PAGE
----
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Adhesive Bonded 3D Printed Digital Ivory Used to Repair Historic Artifacts

Posted on 6/29/2021 9:36:36 AM By ASC
  

Austria’s TU Wien University has developed a new adhesive bound 3D printed ivory-inspired material with similar mechanical and optical qualities as those of the prized cream-colored natural material found in elephant tusks. According to the university’s materials scientist, the aim is to use the 3D printed material for repairing ancient artifacts, creating new ones, and possibly protecting the dwindling elephant herds from extinction caused by illegal ivory trade.

Comprised of calcium phosphate particles and synthetic resin and processed in an extremely hot liquid state, Digory (or digital ivory) is then hardened under UV light in a 3D printer. Suitably shaped prints are made and multiple layers of them bonded on top of each other using adhesives as a binder.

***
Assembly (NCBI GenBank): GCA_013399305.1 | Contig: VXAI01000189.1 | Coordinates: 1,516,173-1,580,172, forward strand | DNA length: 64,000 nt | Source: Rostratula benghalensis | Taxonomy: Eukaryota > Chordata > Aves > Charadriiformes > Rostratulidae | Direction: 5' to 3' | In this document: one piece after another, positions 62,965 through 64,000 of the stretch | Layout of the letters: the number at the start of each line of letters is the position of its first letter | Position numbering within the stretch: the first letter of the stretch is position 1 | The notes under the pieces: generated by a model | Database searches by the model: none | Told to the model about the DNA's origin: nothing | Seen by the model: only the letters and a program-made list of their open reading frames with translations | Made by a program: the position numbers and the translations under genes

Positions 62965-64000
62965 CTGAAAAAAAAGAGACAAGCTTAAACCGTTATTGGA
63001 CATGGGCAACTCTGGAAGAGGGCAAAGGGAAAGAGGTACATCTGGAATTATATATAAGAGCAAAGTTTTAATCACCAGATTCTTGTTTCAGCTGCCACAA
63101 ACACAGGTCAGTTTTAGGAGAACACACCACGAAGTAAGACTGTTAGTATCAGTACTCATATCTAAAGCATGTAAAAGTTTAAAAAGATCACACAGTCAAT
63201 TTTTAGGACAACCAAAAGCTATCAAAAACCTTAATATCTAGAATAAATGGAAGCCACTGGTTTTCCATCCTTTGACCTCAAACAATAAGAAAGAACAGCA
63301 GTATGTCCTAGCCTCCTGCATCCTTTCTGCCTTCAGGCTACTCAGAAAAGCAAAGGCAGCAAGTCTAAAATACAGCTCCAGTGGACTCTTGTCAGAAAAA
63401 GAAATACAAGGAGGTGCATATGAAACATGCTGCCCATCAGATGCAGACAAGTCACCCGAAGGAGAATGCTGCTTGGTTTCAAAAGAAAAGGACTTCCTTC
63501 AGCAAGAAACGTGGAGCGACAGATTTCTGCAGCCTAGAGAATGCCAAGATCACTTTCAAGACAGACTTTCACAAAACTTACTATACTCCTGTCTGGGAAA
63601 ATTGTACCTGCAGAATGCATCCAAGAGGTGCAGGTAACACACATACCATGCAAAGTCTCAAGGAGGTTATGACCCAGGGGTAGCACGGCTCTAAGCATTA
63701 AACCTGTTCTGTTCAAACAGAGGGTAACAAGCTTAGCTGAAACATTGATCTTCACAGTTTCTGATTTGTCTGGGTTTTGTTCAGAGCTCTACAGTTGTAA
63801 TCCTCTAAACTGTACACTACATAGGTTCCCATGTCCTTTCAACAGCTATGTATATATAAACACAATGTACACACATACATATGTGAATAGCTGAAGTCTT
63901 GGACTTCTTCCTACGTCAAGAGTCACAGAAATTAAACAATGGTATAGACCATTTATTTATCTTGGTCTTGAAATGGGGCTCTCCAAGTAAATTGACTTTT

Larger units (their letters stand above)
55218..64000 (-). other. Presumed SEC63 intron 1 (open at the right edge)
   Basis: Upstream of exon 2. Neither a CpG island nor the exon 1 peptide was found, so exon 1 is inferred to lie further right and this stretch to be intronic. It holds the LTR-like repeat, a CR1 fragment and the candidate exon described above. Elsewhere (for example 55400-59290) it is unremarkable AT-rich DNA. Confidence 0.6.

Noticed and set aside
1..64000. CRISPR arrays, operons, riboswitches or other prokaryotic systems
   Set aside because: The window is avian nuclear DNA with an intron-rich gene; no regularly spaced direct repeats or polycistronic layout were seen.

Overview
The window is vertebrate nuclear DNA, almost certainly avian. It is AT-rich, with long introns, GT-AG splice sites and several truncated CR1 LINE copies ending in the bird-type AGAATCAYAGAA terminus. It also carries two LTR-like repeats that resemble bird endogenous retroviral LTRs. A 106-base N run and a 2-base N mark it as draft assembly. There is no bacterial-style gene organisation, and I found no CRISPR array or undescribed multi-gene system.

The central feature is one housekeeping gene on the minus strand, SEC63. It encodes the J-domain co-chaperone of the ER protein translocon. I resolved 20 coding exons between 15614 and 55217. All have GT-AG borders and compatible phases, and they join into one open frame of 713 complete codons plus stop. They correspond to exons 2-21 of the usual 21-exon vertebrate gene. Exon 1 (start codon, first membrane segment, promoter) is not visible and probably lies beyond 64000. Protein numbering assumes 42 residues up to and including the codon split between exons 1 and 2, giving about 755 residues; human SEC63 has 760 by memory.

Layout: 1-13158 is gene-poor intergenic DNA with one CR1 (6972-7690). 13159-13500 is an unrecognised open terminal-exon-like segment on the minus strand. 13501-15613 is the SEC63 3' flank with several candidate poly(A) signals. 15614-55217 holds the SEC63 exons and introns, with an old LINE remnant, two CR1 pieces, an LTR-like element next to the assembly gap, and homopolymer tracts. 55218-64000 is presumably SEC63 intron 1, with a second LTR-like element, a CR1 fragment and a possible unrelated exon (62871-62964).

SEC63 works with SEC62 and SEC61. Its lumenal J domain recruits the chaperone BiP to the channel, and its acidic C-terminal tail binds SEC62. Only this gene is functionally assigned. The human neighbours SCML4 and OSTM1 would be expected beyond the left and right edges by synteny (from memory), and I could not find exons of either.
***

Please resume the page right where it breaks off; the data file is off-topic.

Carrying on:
The university reports that while the new material’s different composition does not allow for it to be considered as synthetic ivory, the digital ivory, or Digory, is extremely similar to natural tusk ivory in many ways. It has the same density and hardness, and can be drilled, bonded, carved, or turned in similar ways, but processing is far faster as it is done digitally using 3D printing, or additive manufacturing.

According to the university, the Digory can be polished and color-matched to an extent that makes it almost indistinguishable when compared to the natural ivory material it’s mimicking. Even the dark lines commonly seen in ivory are included, with the addition of black tea.